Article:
Should I or am I required to sign paperwork to receive my last check?

UPDATED: Sep 30, 2022

Advertiser Disclosure

It’s all about you. We want to help you make the right legal decisions.

We strive to help you make confident insurance and legal decisions. Finding trusted and reliable insurance quotes and legal advice should be easy. This doesn’t influence our content. Our opinions are our own.

UPDATED: Sep 30, 2022Fact Checked

Get Legal Help Today

Compare Quotes From Top Companies and Save

secured lock Secured with SHA-256 Encryption

Should I or am I required to sign paperwork to receive my last check?

What if my employer won’t give it to me unless I do? If I sign paperwork upon being hired and request a copy and they say no does this hurt me?

Asked on September 14, 2016 under Employment Labor Law, Utah


SJZ, Member, New York Bar / FreeAdvice Contributing Attorney

Answered 6 years ago | Contributor

No, you are not required to sign anything to receive your last paycheck, and if your employer will not provide your final paycheck, you can file a complaint with your state's department of labor. (You could also sue in small claims court.) In your state, if you are terminated, they should provide your final paycheck within 24 hours; if you quit or resign, you would be paid at the next regularly scheduled payroll. But in either event, the employer *must* give you your final paycheck.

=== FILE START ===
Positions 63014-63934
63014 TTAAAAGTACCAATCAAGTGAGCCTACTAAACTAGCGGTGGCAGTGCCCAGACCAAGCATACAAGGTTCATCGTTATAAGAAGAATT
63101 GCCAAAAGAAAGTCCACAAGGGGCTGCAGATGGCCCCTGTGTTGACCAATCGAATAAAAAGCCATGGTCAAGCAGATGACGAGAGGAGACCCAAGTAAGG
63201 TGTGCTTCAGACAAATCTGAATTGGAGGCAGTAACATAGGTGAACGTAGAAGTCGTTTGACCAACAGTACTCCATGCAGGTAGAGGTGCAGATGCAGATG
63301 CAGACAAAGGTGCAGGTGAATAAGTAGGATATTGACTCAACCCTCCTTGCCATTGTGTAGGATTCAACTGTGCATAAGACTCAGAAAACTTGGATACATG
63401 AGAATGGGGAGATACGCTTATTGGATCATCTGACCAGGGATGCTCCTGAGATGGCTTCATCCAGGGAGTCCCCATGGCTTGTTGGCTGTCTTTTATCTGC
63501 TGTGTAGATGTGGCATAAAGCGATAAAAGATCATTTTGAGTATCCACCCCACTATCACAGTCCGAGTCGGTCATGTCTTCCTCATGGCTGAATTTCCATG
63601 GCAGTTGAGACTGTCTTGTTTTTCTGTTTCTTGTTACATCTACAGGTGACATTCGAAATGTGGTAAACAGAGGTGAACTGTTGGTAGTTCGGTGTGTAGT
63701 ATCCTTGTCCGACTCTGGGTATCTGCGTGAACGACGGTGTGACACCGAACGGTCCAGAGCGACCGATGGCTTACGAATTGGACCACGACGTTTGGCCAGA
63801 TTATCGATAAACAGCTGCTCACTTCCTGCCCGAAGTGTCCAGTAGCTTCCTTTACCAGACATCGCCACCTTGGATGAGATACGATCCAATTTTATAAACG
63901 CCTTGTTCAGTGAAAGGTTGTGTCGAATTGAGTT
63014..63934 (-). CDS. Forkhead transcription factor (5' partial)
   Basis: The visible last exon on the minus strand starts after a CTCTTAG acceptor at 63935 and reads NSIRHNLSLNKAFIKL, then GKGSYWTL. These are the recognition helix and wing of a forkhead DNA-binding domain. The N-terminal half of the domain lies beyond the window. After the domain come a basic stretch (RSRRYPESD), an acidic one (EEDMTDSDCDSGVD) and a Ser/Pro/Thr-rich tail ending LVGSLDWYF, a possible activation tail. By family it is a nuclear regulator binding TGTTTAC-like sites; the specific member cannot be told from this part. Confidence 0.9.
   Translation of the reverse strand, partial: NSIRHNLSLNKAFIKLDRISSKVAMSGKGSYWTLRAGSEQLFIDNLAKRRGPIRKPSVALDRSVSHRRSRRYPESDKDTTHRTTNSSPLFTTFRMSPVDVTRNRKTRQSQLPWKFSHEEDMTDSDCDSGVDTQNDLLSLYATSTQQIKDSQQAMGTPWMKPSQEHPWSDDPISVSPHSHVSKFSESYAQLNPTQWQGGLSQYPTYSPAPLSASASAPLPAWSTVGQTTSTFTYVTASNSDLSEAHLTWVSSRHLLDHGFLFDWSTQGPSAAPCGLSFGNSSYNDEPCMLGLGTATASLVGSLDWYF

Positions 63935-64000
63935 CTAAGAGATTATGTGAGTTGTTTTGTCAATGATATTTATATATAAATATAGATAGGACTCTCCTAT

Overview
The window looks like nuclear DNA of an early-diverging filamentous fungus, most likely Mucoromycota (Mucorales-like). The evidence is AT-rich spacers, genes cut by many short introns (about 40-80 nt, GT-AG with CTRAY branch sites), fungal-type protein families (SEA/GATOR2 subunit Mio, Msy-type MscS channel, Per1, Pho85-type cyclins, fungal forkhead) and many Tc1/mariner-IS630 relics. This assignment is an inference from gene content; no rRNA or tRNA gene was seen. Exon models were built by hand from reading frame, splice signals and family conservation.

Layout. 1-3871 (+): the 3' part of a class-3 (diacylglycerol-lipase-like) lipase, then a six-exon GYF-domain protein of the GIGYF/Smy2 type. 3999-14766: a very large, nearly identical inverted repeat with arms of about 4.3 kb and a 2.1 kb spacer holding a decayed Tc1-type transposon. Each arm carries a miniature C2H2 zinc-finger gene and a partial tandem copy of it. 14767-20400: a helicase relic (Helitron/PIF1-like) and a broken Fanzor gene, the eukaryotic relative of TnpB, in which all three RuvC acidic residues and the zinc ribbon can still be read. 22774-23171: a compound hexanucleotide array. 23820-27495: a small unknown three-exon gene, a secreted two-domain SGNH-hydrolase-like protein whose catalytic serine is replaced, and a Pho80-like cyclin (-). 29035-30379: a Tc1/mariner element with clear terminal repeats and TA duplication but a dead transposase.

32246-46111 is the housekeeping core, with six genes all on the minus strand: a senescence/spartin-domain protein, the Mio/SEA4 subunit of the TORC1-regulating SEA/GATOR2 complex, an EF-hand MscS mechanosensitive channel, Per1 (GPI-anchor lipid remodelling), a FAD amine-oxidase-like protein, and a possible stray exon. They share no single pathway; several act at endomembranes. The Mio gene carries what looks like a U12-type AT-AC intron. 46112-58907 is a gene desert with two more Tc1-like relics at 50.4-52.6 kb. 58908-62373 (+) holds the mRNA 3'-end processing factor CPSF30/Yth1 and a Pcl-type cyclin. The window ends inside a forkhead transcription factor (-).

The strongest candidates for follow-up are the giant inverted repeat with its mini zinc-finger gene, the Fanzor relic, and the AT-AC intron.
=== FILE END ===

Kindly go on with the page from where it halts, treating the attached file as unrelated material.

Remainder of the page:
If there is something they want you to sign, such as a separation and release agreement, giving up any claims or the right to sue, they have to offer you something else or more for it, such as severance; they cannot use your final paycheck as leverage to get you to sign anything.

IMPORTANT NOTICE: The Answer(s) provided above are for general information only. The attorney providing the answer was not serving as the attorney for the person submitting the question or in any attorney-client relationship with such person. Laws may vary from state to state, and sometimes change. Tiny variations in the facts, or a fact not set forth in a question, often can change a legal outcome or an attorney's conclusion. Although has verified the attorney was admitted to practice law in at least one jurisdiction, he or she may not be authorized to practice law in the jurisdiction referred to in the question, nor is he or she necessarily experienced in the area of the law involved. Unlike the information in the Answer(s) above, upon which you should NOT rely, for personal advice you can rely upon we suggest you retain an attorney to represent you.

Get Legal Help Today

Find the right lawyer for your legal issue.

secured lock Secured with SHA-256 Encryption